Thursday, September 25, 2008

A Couple Drops of Optimism

Let's be positive.
Maybe it's the muggy weather, but things have been oppressively negative as of late. That includes the art that I have thus far scene in Shanghai. Let's be brief, the exhibit I have in mind is the CCP propaganda museum. It's underground, it's got letters of self incrimination, its got lots of hating on other countries, it's got lots of hating on its own country even. In my book, that's a pretty depressing place (an interesting and beautiful depressing granted).

But let me digress, we are trying to be positive no? What I personally found most interesting about this exhibit were the smiles. Not fake smiles, not smiles used to boost country moral, but rather real genuine smiles. Unless gullible is written on forehead (actually being convinced by propaganda would not be so strange...) I truly believe that beneath all of the sweat and blood is something positive.

How can I tell? The process is very much like telling a real smile from a fake smile on a person. I ask myself is there a reason to smile? Is the smile genuine? Are others smiling? In this propaganda museum I found all three, in the same picture(s) no less.
No, I am not talking about Mao, that man's smile is a little on the creepy side, genuine or not is another matter. Rather the picture I have in mind is a large gua hua styled depiction of a wedding scene. The picture takes up the entire wall, and unlike some of the posters, is an original. The first aspect of the picture that caught my eye were the colors. Vibrant and alive, the picture isn't suffocated by reds, yellows and golds (something US propaganda does as well). Instead there are greens, small and large shrubbery, browns of the houses, and blue, red and yellow on the clothing of the people, note the particularly pokemon-esque hat on an extremely silly looking child. The scene has a lot happening at once, kids running around, old men and women laughing, mothers holding onto their children, people of all sizes and ages, and of course the meeting of the couple and the parents. But again, to myself, the most telling aspect of all, are the smiles. The face's are flushed from laughter, their eyes are squinted, and all the wrinkles that come from a big grin are more then apparent. To me that's a genuine smile, not some "cheese" pose.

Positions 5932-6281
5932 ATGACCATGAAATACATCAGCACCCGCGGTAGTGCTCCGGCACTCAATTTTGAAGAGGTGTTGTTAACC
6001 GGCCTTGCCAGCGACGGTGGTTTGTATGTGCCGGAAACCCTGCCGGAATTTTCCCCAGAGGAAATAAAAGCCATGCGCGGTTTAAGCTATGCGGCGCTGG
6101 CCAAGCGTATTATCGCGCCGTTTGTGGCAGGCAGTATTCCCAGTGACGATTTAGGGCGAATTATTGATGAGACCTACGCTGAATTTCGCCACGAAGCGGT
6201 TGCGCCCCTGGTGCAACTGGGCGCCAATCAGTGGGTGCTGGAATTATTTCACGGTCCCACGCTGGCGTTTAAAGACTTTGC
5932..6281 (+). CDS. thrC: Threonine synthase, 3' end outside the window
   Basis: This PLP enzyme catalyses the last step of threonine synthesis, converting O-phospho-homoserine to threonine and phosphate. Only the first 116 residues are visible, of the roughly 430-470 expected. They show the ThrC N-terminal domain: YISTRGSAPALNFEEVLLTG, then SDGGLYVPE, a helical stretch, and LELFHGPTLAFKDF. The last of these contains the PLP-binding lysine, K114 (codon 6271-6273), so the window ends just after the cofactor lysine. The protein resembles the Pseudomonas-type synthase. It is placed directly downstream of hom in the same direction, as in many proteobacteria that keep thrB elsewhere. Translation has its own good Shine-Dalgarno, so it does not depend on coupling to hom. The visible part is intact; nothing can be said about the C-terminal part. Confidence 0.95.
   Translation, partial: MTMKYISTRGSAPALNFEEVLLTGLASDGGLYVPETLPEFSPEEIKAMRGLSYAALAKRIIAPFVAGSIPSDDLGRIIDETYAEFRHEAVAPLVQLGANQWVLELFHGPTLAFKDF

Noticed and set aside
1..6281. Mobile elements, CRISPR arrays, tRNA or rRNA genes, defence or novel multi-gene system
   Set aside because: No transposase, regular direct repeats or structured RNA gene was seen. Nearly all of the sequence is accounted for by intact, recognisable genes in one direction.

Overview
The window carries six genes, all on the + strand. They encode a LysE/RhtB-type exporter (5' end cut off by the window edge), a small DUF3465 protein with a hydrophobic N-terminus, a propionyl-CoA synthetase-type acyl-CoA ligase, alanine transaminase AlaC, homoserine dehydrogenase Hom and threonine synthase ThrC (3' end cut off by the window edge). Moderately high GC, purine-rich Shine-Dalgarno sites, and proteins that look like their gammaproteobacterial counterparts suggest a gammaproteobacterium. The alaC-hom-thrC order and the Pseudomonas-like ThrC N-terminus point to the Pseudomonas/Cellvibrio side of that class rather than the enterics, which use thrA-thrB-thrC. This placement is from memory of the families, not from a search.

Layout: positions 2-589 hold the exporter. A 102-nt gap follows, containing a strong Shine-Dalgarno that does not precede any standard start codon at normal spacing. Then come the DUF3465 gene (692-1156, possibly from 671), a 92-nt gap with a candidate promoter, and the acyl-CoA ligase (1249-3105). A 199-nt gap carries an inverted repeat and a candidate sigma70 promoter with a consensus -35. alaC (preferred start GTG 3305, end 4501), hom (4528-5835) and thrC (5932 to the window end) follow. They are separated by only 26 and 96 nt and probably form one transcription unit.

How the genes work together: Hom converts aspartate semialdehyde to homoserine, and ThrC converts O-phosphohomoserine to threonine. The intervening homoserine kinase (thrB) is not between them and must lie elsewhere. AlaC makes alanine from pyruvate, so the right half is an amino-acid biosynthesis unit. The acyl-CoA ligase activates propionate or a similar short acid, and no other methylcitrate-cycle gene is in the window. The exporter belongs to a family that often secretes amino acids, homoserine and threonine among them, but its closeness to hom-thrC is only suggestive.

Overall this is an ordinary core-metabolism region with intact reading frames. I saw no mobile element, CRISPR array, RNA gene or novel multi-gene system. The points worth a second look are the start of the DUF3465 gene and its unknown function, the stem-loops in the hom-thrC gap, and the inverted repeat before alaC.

It was just last week that we had a lecture on sex in the Intro to China course. Long story short, sex though seemingly oppressed in most fashions, was also in ways set free because of marriages through "love" and courtship. Young courtship was not uncommon in the era, and during the Mao era, many good happy marriages were made. It is the same feeling that I am getting here. Although it is true that there is an oppressively depressing nature to the Mao era and the artwork of the time period, the underlying happy aspects of life, somehow manage to show themselves. Perhaps mother and child may been separated, but at least husband could find his spouse (or the other way around).

It honestly is an astounding painting, not just because it's juxtaposed with the self incriminating notes. It's not the technicality of the piece (it looks good but not particularly unique), and its not the deep meaning of its contents. It's simply a happy looking snapshot in a not so happy time. But that's optimism for you.
Here's to staying positive in not so positive a time.

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